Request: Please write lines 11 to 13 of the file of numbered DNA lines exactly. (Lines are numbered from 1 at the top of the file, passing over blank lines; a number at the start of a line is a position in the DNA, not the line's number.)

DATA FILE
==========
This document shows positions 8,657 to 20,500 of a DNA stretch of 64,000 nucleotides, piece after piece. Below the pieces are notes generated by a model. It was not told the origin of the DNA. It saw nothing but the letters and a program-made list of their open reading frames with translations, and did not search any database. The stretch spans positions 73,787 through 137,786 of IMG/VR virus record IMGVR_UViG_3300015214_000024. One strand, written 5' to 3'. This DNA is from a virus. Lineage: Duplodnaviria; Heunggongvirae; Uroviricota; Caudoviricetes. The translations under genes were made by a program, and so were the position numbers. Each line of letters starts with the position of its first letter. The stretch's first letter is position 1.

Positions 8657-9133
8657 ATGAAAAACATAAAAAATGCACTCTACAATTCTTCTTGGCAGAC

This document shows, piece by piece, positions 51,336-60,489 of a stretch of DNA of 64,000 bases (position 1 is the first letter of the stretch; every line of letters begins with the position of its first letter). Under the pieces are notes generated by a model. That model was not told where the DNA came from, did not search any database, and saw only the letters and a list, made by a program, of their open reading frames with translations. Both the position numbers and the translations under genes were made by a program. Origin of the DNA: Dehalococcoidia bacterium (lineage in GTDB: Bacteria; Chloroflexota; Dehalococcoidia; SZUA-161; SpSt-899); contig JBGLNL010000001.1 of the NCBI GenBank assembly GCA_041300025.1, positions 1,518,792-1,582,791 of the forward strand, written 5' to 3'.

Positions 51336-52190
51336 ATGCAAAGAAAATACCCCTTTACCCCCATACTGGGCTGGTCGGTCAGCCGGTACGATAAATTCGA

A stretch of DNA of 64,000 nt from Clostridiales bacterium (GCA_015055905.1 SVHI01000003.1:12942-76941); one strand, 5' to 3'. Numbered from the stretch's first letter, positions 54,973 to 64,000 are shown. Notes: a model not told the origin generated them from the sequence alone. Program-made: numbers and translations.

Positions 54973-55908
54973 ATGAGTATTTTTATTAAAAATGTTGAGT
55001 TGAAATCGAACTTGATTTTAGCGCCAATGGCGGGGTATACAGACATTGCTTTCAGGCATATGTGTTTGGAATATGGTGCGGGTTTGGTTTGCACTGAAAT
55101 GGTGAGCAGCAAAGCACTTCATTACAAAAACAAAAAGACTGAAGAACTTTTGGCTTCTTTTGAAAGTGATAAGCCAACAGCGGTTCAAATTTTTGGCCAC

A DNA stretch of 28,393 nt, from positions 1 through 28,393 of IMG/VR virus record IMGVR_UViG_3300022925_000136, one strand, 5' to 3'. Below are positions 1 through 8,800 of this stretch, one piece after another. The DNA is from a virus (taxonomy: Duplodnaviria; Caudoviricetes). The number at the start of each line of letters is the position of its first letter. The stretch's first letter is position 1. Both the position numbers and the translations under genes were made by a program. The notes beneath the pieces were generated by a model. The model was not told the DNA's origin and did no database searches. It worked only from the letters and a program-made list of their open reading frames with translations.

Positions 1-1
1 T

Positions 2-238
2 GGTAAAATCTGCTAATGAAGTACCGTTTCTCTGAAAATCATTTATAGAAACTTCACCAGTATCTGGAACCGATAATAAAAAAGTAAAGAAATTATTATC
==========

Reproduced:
55101 GGTGAGCAGCAAAGCACTTCATTACAAAAACAAAAAGACTGAAGAACTTTTGGCTTCTTTTGAAAGTGATAAGCCAACAGCGGTTCAAATTTTTGGCCAC

A DNA stretch of 28,393 nt, from positions 1 through 28,393 of IMG/VR virus record IMGVR_UViG_3300022925_000136, one strand, 5' to 3'. Below are positions 1 through 8,800 of this stretch, one piece after another. The DNA is from a virus (taxonomy: Duplodnaviria; Caudoviricetes). The number at the start of each line of letters is the position of its first letter. The stretch's first letter is position 1. Both the position numbers and the translations under genes were made by a program. The notes beneath the pieces were generated by a model. The model was not told the DNA's origin and did no database searches. It worked only from the letters and a program-made list of their open reading frames with translations.

Positions 1-1